With five facilities already rolling out a room service meal delivery model, and a plan for 32 facilities to come on-board with a turnkey food service software system, food service managers “can’t believe the reduction on food waste coming back to the kitchen,” says Andrew Munn, PMP, and Health Information Technology Services Nova Scotia (HITS-NS) Project Manager for the broad-scale software implementation.
In 2009, officials at the Nova Scotia Department of Health extended coverage of the existing contract services with Vision Software Technologies, Inc. (Goodlettsville, Tennessee – U.S.) to increase usage of the application to the rest of the province, which aligned this project with the provincial vision of single system solutions. The extended contract was to implement all modules of the Web-based Vision System throughout the province within a two-year window. Explains Kelly Laughlin, Regional Support Coordinator for Vision Software (Waterloo, ON), “The Nova Scotia team has already implemented more software modules than any other client worldwide in such a short time.”
Room Service Offers Flexible Delivery: As part of a comprehensive nutrition service upgrade, several hospitals have already gone live with a room service system as well, explains Munn. Room service permits patients to order meals “on call” from a flexible menu, similar to a hotel, choosing their own timetables. Initially, he says, we had one hospital set up the system offline in order to define their processes, while another began using the Vision Software. Now, four of five providing room service are using Vision Software to track meal orders and integrate menus with food service systems for strong control of food production, inventory, and purchasing, and additional facilities are slated for deployment. Four more hospitals are planning to go live with room service, using Vision software, in the upcoming months, he adds.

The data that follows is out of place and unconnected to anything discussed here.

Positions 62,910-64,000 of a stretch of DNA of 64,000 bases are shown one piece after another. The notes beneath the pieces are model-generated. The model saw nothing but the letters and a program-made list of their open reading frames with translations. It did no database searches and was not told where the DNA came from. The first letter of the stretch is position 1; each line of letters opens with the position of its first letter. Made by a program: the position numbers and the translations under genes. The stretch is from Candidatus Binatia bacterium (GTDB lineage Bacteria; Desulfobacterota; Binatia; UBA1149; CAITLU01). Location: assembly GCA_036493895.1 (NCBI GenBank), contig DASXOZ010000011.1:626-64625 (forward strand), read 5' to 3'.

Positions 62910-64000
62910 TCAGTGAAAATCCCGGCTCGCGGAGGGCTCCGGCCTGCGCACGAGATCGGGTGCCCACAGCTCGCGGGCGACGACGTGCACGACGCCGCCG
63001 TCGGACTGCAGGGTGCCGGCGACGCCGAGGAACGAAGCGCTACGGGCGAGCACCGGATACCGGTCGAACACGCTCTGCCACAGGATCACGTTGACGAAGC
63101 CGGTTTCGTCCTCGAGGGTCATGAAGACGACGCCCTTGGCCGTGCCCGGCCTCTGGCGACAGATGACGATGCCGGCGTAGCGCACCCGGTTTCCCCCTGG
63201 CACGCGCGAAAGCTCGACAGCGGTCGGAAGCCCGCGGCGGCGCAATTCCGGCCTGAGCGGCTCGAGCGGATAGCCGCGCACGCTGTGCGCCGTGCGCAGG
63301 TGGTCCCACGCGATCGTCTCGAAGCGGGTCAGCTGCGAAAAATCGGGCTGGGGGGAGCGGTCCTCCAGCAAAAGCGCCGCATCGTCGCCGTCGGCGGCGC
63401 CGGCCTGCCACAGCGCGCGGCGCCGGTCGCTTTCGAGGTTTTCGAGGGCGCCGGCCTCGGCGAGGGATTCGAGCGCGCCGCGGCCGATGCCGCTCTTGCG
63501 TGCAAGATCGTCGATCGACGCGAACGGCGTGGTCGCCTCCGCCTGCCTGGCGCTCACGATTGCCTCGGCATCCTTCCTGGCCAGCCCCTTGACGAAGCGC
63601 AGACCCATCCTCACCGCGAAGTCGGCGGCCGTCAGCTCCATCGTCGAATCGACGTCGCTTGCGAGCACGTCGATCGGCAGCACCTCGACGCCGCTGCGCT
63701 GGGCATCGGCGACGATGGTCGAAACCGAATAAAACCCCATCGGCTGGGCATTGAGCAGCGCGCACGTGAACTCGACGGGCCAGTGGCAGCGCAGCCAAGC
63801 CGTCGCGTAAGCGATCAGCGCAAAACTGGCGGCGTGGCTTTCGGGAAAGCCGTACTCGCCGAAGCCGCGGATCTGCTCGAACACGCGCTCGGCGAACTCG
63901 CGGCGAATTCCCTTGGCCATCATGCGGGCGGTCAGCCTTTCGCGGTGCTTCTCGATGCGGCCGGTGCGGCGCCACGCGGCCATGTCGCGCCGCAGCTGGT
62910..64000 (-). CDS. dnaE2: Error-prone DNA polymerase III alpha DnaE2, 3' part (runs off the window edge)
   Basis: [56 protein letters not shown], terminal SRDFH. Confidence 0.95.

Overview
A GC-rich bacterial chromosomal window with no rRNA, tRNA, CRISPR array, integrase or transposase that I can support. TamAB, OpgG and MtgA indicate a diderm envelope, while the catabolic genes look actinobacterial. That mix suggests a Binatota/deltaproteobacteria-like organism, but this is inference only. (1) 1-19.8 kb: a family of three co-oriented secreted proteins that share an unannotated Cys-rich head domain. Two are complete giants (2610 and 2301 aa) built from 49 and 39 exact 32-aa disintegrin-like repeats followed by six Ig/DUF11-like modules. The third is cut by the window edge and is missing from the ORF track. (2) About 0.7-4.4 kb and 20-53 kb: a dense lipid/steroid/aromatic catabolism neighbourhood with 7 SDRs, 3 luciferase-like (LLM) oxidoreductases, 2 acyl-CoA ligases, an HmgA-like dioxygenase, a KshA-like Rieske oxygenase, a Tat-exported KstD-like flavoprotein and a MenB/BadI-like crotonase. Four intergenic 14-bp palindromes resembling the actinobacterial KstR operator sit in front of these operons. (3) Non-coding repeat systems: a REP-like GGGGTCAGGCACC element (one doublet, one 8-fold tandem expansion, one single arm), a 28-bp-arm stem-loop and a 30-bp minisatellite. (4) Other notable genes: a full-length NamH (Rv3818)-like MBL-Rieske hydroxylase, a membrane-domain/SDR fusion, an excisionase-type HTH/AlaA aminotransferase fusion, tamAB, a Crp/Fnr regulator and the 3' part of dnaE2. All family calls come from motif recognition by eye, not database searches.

While not yet used extensively in Canada, explains Laughlin, room service supports food quality by allowing fresh meals made to order. It supports food cost savings, as patients are choosing what they feel like eating−when they want it. It improves the patient experience, as food is a crucial component of the health care process. With room service, says Munn, “We’re hearing that patients are happier. Dietitians on the floors see a vast reduction in meal-related complaints. Phone lines are open all day long, so patients simply call when they’re ready for a meal. Staff like it because they see patients eating what they want, and kitchen staff are thrilled to be part of the satisfaction.”
The Web-based edge: A Web-based system with centralized administration has enabled rapid deployment for the hospital food service systems. The Vision system operates under the Software as a Service (SaaS) platform, meaning that applications and databases reside on a secure Internet server. The Nova Scotia system is hosted at the HITS-NS Data Centre in Halifax.
Web-based solutions pose minimal requirements for hardware on-site at each operation, as they operate on PCs with browsers, while the network resources are shared among all users at all facilities. This enables efficient implementation while providing economies of scale for network maintenance, software upgrades, and the like.
The Nova Scotia Department of Health has taken the model a step further, through the work of the HITS-NS team, whose mission is to enrich the circle of care through the secure delivery and support of provincial health care information systems and services, including electronic health records. A team of three application support specialists oversee the system for the entire province, explains Munn, who adds, “We have centralized service and support for all the provincial facilities with the HITS-NS team.”
The Vision Software application supports a number of resources, says Munn. “We tie into a centralized financial system and electronic medical record (EMR). We also provide and maintain provincial recipe and inventory files, as well as, standard menu templates,” he says.